“I can't speak to what secrets Terry has in his head, but when he would share certain things with me he would often end them with, 'loose lips sinks ships,'" Penn said vaguely on the Criterion DVD extras about the mysterious Malick. “Terry has a lot of secrets and if you're supportive of the director at some point you must be willing to support those secrets.”
Perhaps this is why the trusted ally had a special insight to the film that no other actor received. According to that informative 1999 EW article, Penn went through the movie frame by frame and suggested cuts to Malick and the director then trimmed about five minutes from the final picture.
“I went to that movie and saw something as surprising to me as it would have been to you or anybody seeing it who was not directly involved,” he said.
16. If you thought the production was difficult, wait til you hear about the behind-the-scenes drama that unfolded with producers
The tale of "The Thin Red Line" producers Bobby Geisler and John Roberdeau is epic, ugly and well-documented. Chronicled deeply by both the Vanity Fair and Entertainment Weekly pieces (both are must-reads frankly), they tell an alleged (mostly one-sided) story of betrayal and deceit on the part of Terrence Malick (though do note: Malick doesn’t speak in interviews anymore so it’s only so balanced). The facts are this: Geisler and Roberdeau were banned from the set of “The Thin Red Line” and were banned from the Oscar ceremony; the EW writer was sent a damaging unsigned letter on ‘Thin Red Line’ stationery that called the producers “imposters and confidence men who have no connection with Mr. Malick…journalists should beware of letting these tricksters promote their own careers.” From all accounts they do seem to be the two people directly responsible for Terrence Malick’s return to filmmaking, but their patience and endurance may have come at a heavy price (financially, spiritually and emotionally). "I didn't think he was capable of betrayal of this magnitude," they told EW. More facts: producer Mike Medavoy's attorneys declared them in breach of contract and threatened to remove their names from the film unless they agreed to do no future interviews until after the Academy Awards according to the Vanity Fair article. As the author of the article says, “we’ll probably never know the entire truth about this relationship.” One thing is certain: ugly is an understatement.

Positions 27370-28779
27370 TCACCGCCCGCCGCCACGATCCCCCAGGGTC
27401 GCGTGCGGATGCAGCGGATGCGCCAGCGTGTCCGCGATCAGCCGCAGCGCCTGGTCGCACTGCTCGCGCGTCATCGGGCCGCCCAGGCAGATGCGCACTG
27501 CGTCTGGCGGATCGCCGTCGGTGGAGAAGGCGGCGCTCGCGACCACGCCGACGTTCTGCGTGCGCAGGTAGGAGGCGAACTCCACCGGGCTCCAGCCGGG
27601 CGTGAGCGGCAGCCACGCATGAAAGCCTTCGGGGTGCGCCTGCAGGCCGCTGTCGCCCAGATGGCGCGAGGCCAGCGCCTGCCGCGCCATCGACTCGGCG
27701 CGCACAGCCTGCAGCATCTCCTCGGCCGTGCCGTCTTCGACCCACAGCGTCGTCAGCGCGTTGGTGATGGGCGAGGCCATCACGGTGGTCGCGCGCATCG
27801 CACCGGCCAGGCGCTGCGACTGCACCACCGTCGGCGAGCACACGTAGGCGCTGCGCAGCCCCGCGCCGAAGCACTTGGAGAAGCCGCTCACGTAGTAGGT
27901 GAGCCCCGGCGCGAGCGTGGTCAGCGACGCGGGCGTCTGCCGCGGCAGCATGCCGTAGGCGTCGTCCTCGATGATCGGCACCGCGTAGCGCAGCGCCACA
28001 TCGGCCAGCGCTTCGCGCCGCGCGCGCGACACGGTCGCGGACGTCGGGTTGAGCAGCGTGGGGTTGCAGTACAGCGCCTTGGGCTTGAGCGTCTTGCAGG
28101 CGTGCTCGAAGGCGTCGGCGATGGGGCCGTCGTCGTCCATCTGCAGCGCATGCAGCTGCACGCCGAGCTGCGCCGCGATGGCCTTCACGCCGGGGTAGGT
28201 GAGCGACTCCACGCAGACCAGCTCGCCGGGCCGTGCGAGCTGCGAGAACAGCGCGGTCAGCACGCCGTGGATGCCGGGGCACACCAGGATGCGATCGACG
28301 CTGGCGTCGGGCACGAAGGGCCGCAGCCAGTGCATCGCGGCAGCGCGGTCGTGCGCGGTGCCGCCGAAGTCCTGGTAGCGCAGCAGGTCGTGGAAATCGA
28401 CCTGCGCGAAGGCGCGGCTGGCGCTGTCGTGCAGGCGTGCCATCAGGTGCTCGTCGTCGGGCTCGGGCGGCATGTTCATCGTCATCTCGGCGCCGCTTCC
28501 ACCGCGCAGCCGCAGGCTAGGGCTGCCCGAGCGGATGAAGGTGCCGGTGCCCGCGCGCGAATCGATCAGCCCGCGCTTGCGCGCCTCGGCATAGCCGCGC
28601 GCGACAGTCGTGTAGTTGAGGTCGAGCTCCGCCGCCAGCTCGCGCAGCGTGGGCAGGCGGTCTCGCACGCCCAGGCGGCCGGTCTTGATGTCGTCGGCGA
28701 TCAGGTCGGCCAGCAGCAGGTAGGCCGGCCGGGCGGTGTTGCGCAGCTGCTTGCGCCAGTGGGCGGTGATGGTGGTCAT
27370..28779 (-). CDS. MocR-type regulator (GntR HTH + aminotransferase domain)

Here’s Mickey Rourke’s deleted scene and one with John C. Reilly.
“The Thin Red Line” by the numbers.
- It cost $52 million to make, grossed $36 million domestically and another $61 million internationally for a worldwide gross of $98.1 million.
- The film garnered seven Academy Award nominations: Best Picture, Best Director, Best Adapted Screenplay, Best Cinematography, Best Film Editing, Best Original Score and Best in Sound Mixing. It won none.
- It won the top prize Golden Bear at the 1999 Berlin International Film Festival. Martin Scorsese ranked it as his second favorite film of the 1990s.
- Shooting began on June 23, 1997 for 100 days in Australia, 24 in the Solomon Islands, and 3 in the U.S.
- The editing team, starting with Leslie Jones, then Billy Weber and then Saar Klein, worked for 13 months in post, and the mix lasted four months.